The CNRS and the Ocean

The CNRS's researchers come from all disciplines which means it is in a unique position to coordinate and facilitate all dimensions of ocean research. It also provides decision-makers with the right scientific knowledge they need for important policy choices. The single objective of this work is to better understand the world's oceans and preserve them in a sustainable way.

« The Ocean needs science - all the sciences in fact. By its very nature this is an interdisciplinary subject and the CNRS encourages people to think of this as a crucial sustainability issue to ensure the long-term preservation of the Man-ocean system. »
Antoine Petit, the CNRS Chairman and CEO
+ 3 billion people depend on marine and coastal biodiversity to provide for their needs
France has the 2nd largest maritime territory in the world, with almost 11 million km2
The CNRS has over 1000 scientists and around 50 laboratories that study all aspects of the ocean

The world’s oceans cover three quarters of the Earth's surface and contain 97% of our planet's water. Over three billion people are dependent on marine and coastal biodiversity in today’s world but the human footprint on the oceans is becoming an increasing menace for the marine environment and the ecosystem services it provides like fishing resources. This menace derives from multiple forms of man-made pollution such as plastics, wastewater, pesticides and hydrocarbons combined with the negative effects of overfishing, ever-increasing maritime traffic, the development of the blue economy, the impacts of climate change with melting ice and increasingly regular extreme climate events. Preserving the oceans is therefore an issue of major importance including for France, of course. France is the second largest country in the world just behind the United States in terms of maritime territory with nearly 11 million km2 - four times the size of the Mediterranean Sea - spread over all the oceans.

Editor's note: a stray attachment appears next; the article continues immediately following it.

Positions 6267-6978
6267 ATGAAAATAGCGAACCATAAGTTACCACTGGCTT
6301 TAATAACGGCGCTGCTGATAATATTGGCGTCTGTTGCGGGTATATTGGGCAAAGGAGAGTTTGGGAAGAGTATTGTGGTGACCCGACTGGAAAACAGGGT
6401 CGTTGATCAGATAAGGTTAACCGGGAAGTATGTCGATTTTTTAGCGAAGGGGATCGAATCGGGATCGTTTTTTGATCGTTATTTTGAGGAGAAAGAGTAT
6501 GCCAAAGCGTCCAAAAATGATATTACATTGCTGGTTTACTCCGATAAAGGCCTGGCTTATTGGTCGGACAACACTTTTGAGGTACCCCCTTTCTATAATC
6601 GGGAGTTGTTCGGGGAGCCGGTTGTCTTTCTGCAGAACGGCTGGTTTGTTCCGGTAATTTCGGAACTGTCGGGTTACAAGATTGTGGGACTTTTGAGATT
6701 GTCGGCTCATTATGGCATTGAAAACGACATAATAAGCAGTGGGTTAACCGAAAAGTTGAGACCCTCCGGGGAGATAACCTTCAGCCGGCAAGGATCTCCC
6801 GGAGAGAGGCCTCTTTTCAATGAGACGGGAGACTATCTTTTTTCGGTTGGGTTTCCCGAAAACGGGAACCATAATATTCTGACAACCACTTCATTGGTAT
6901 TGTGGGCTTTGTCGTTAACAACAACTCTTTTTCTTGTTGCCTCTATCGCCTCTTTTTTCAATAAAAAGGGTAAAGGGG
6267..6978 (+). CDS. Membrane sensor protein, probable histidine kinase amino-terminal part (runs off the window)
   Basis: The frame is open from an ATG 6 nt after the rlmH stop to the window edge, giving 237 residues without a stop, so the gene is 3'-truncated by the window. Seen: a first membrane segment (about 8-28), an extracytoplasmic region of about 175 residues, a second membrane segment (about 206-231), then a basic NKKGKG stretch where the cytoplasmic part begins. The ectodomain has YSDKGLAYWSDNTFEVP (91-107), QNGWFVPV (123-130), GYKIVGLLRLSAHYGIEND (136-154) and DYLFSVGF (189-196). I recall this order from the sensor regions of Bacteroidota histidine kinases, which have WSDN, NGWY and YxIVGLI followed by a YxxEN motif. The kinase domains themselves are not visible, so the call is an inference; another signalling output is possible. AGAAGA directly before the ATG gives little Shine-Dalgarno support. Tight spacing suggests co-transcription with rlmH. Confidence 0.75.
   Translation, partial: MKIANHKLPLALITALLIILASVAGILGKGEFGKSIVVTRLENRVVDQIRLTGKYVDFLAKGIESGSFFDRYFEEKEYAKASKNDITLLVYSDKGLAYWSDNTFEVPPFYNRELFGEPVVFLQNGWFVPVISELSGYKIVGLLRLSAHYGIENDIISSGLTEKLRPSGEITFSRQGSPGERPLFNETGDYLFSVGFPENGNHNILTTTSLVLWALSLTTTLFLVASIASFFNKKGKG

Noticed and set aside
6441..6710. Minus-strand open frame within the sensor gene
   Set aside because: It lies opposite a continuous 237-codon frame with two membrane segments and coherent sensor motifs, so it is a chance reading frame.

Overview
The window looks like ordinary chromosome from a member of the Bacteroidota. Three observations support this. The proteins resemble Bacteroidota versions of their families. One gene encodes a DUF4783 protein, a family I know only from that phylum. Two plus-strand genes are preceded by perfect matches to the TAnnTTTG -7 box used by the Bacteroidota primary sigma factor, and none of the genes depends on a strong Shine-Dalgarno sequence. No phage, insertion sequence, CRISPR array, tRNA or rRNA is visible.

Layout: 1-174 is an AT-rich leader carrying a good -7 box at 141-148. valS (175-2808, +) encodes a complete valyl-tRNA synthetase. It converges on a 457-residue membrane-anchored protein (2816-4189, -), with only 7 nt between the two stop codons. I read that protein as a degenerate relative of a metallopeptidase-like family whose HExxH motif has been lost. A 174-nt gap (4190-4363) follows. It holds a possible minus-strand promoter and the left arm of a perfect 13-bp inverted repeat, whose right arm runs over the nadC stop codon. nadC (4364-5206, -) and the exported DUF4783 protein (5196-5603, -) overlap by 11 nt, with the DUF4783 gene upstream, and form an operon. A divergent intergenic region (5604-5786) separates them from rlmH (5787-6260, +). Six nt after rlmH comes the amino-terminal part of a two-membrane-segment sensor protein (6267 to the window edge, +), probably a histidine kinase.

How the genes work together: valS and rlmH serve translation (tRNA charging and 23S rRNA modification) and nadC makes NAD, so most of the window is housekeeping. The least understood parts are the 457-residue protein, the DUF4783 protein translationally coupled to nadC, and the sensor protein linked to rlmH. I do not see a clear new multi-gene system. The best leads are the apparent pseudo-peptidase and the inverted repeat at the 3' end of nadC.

However the ocean is a complex environment. The whole subject requires coordination that goes far beyond marine science alone to ensure and enhance the oceans' chances of preservation. This involves coordinating research and other activities in areas ranging from the continents to the deep sea, from the molecule right up to the global system, from ecosystems to human societies and their many uses of the ocean to sharing knowledge with decision-makers, professionals and the general public. 

The CNRS is one of the world's leading research organisations and has over 1000 scientists studying the ocean in all its dimensions in around fifty laboratories. These research forces mean the organisation is capable of forging alliances to work on the subject between a wide range of disciplines including oceanography, physics, sociology, biology, ecology, geology, mathematics, chemistry, economics and even philosophy.

The CNRS's designated Ocean advisor, Joachim Claudet, has developed a scientific strategy in collaboration with the CNRS Institutes to support the research organisation and cooperation on this subject. This strategy's aim is to carry out interdisciplinary research and provide effective responses to the questions asked about the oceans by society and decision-makers. More specifically it is based in particular on an Ocean task force that brings together the 10 CNRS Institutes and also on the Omer Research Network coordinated by Fabrizio D'Ortenzio that features a wide range of interdisciplinary and multi-organisation scientific expertise.

Joachim Claudet and Fabrizio D'Ortenzio


Several of the 37 national programmes (PPRs and PEPRs ) steered or co-steered by the CNRS are dedicated to the world's oceans. They focus on targeted thematic and geographical research and aim to provide society with tangible responses. The CNRS also works with national, European and international decision-making bodies to provide decision-makers with the right scientific knowledge and inform political choices regarding the sustainability of the oceans.

Six Priority Research Programmes and Equipments (PEPRs)

The 'Océan Climat' Priority Research Programme (PPR) co-steered by the CNRS and the French Research Institute for Exploitation of the Sea (Ifremer). 

Six Priority Research Programmes and Equipments (PEPRs):

Decision-making bodies the CNRS is part of

At the national level:

At the European level:

At the international level: